Source opened for business in late 2010 with ambitions to showcase “global tapas,” meaning it wouldn’t be bound by a particular cuisine when it designed its menus and that its many small plates would, we assume, be eclectic and engaging.
My early visits were impressive but not thrilling. The cooking at the Granite Bay eatery was solid and the menu inviting, but it never achieved that funky tapas vibe that would have heightened the experience.
But now, three-plus years later, the restaurant has it all dialed in – the menu is exciting and very well designed, the cooking is precise and often beautiful, the beer and wine options are appropriately focused on pairing with food, and the service staff is passionate and knowledgeable about the restaurant’s mission.
Tapas, or small plates, are an ideal way to get know a serious chef because you can jump around the menu, find an array of ingredients, seasonings and combinations that appeal to you and then zero in on the kitchen’s thinking about food.
Irie Gengler, the well-traveled co-owner/chef, has an excellent résumé (including stints at Wolfgang Puck’s Spago, Roy’s Restaurant on Maui, Brix in the Napa Valley and the Firehouse in Old Sacramento) and a serious repertoire. His food, while rooted in the Mediterranean, is all over the map – but in a good way.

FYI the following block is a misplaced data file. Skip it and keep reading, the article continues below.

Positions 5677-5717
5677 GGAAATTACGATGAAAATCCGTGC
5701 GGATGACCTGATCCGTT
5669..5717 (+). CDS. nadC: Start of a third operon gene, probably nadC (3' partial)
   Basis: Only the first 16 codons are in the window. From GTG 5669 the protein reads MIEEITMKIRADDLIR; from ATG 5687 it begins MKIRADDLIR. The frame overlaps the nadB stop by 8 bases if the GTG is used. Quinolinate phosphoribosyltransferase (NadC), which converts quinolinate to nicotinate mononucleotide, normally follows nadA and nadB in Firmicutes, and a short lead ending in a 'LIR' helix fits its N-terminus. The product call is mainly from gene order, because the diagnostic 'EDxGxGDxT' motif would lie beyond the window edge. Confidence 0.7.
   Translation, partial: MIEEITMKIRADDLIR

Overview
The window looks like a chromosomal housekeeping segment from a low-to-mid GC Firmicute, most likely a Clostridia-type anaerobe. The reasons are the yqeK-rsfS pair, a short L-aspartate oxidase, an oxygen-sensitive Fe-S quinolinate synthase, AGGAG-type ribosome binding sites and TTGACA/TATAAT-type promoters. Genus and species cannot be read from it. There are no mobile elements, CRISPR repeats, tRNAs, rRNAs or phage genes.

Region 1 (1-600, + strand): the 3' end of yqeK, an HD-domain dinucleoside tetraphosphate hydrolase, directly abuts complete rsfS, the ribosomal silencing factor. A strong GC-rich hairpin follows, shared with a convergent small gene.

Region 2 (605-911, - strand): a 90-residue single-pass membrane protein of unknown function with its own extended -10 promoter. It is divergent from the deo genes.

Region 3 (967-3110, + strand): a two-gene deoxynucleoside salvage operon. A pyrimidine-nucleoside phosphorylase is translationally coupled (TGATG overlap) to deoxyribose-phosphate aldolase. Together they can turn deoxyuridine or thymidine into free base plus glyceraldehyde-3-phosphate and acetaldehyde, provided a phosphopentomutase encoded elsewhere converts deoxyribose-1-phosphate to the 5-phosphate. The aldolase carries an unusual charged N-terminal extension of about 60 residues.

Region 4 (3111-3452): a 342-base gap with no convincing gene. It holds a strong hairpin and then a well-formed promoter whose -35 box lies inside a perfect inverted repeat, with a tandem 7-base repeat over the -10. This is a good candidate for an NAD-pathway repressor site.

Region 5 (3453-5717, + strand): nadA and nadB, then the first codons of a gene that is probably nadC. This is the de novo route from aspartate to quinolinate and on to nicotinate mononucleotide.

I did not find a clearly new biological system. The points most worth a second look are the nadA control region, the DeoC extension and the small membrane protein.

Nevertheless, a tapas restaurant in an upscale suburban shopping center poses a particular challenge, for it will attracts serious, well-traveled foodies willing to try adventurous and edgy dishes, but it will also draw a good number of straightforward eaters who want food that seems familiar and doesn’t jar their palates.
The amazing thing about the menu at Source is that it offers plenty of options for both camps without dumbing down the flavors or compromising quality. The offering of food and the wide-ranging sourcing at Source are very thoughtfully realized.
For instance, those looking for vegetables to take centerstage might focus on the blistered shisito peppers with sea salt dubbed “Russian roulette,” because you never know if you’ll be nibbling on a mild pepper or one that will set your mouth ablaze (great with a pale ale from nearby Loomis Basin Brewing); grilled asparagus with arugula and Sierra Nevada chevre cheese (perhaps paired a sparkling wine); or a salad of roasted beets with goat cheese and crunchy toasted hazelnuts.
Also worth ordering is the large Fuyu persimmon salad ($9.50), loaded with ingredients and colors, making for a rustic-meets-refined eating experience (pairs nicely with a chardonnay from Frank Family Vineyards).
This seasonal salad would be a full (and very healthful) meal for many.
While all the food is well done, relatively safe – it would be unfair to call them tame – tapas should attract eaters we might label as fussy, if not set in their ways: Hawaiian-style flank steak served sliced with a mix of meaty shiitake and portabello mushrooms atop creamy potatoes ($26 for the entree or $15.50 for a tapas serving); richly marinated “drunken beef skewers” around sweet potatoes ($8.50); or beef sliders topped with a wonderful smoky/salty/sweet bacon marmalade served with sweet potato fries ($13.50).